I want to know about the accuracy of PXI 4110 DC power supply. I have to use PXI 4110 to apply a voltage sweep from -2.5v to 2.5v with a 0.5v step using Labview, How can I do it?
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The specifications for the PXI 4110 can be found here. The first table on page 2 outlines the voltage output accuracy and resolution. Looks like the 4110 has 0.12 mV or 0.40 mV precision depending on the voltage range. The accuracy changes depending on the temperature and the voltage being outputted so you'll have to calculate that based on your voltage ranges.
For programming in LV, there are examples that help outline programming with the DC Power drivers. The examples can be found in LV at Help >> Find Examples. Then, navigate to Hardware Input and Output >> Modular Instruments >> DC Power. I would check out these examples to get an idea of how to program DC Power in LV.
Also, it appears that the available voltage levels for the 4110 do not include a level which will cover from -2.5V to +2.5V, so you may have to set up the VI to sweep from -2.5 to 0, then close and restart the session to sweep from 0 to 2.5V.
Hopefully this helps.
After reading through my post, I realized I should probably be a little more clear on that last paragraph...
The available voltage ranges for the PXI-4110 are different for each channel as shown in the first page of the specifications:
Ch0: 0 to +6V
Ch1: 0 to +20V
Ch2: 0 to -20V
So to create a sweep from -2.5 to 2.5 V, you will need to use multiple channels. You would use Ch2 to sweep from -2.5 to 0V. Then you can use either Ch0 or Ch1 (Ch0 would be better since you'll get better precision) to sweep from 0 to +2.5V. There is a good example called "NI-DCPower Software-Timed Two-Channel Voltage Sweep (IV Curve).vi" that does almost exactly what you are looking for.
Hopefully this clarifies it!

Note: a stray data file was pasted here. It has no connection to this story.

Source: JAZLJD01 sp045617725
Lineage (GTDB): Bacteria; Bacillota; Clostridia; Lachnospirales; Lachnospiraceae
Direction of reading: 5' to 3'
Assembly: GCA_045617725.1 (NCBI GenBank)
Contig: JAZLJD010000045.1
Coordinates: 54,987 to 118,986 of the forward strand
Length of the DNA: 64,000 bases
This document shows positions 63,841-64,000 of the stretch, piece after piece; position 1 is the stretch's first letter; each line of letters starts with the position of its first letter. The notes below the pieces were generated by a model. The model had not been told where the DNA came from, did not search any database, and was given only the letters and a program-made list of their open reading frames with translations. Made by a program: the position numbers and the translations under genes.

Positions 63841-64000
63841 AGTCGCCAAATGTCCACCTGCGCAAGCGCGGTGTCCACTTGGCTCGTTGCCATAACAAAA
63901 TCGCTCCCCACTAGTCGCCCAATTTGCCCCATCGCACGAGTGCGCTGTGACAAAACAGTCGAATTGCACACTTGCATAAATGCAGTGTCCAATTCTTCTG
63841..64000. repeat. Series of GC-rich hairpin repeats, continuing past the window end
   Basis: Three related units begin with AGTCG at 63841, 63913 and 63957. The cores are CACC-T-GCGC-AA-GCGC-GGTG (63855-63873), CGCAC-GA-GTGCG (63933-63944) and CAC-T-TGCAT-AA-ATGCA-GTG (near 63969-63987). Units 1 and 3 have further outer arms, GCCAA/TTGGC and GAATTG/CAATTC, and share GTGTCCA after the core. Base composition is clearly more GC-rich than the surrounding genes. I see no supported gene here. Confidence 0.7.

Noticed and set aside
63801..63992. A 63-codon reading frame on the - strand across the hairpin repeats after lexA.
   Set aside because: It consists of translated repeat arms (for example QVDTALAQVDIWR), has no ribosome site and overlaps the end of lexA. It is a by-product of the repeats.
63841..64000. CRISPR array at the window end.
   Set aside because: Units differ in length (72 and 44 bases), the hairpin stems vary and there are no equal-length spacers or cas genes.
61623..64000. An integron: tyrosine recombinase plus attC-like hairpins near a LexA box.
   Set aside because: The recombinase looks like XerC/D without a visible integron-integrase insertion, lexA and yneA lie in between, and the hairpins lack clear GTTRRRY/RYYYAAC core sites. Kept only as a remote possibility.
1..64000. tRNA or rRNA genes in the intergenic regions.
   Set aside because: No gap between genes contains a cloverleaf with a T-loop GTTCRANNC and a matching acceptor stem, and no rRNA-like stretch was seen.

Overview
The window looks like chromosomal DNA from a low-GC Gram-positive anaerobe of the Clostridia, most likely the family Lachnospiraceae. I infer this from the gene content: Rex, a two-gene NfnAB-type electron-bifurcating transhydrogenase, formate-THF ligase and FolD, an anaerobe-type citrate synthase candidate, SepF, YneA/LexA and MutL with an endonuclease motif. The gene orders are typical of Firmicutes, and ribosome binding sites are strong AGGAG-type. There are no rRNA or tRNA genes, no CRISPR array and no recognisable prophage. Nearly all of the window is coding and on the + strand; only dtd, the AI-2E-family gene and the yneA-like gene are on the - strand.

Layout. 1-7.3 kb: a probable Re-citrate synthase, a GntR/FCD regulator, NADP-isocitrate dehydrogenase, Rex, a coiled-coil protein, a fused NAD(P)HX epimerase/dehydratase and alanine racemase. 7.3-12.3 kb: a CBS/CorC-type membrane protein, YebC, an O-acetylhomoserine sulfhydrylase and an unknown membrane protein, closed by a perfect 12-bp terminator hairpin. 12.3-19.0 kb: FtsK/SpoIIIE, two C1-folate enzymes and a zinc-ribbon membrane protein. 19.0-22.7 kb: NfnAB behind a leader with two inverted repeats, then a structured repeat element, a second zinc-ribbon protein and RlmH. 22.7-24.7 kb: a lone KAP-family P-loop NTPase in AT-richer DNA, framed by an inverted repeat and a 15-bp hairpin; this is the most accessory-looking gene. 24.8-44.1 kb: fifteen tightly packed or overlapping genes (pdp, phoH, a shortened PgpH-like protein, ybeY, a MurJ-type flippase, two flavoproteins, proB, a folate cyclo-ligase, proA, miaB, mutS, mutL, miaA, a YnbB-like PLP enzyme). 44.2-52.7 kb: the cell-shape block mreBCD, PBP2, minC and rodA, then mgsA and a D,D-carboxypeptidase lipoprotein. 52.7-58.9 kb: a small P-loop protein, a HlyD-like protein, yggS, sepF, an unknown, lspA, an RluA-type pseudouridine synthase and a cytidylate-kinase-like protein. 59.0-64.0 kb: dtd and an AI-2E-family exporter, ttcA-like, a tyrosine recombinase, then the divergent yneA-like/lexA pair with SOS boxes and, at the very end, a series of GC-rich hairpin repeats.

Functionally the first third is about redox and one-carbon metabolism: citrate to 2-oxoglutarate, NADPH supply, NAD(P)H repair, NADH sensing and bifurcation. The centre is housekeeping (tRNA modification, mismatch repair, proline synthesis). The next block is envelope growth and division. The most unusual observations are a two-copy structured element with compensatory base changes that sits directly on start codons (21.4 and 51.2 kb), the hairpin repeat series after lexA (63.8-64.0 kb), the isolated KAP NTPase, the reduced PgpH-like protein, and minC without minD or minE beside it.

Hi Chris G,
Thanks for your response. I searched for the example "NI-DCPower Software-Timed Two-Channel Voltage Sweep (IV Curve).vi" but i could not find it. Would you help me how can i get it.
In the NI Example Finder with the Browse tab selected navigate to the folder location: Hardware Input and Output >> Modular Instruments >> NI-DCPOWER (DC Power Supplies) and the example should show up here. What version of LabVIEW are you using? The actual file location on your computer should be something like:
C:\Program Files\National Instruments\LabVIEW 2011\examples\instr\niDCPower\Single Point
(assuming C: is your system drive and LV 2011 installed in the default locaion)
Do you have the DC Power drivers installed? If not, you can download the latest version here. When you go through the installation of the driver, it should automatically install LabVIEW support if you have LabVIEW on the computer. However, you can confirm this during one of the steps of the installation. Make sure that LV support is being installed. Also, if you have an old version of LV you may have to use an older driver version that is compatible with that LV version. Check the ReadMe files for LV and device compatibility.
Hope this helps,
Hi Chris G,
I am using LV 2009. I could not find the example in the folder "C:\Program Files\National Instruments\LabVIEW 2009\examples\instr".
Do you have the NI DC Power drivers installed? It sounds like you may not, or that LabVIEW support files were not installed when you did install the DC Power drivers. You can check to see if you have the drivers in MAX by expanding the Software tree in the lefthand pane.
If you do not have the drivers, download them from the link posted earlier and install the drivers. If you do have them installed, try doing a repair of the driver install and ensure that LabVIEW support is being installed. This will be one of the steps in the installation.
Hope that helps,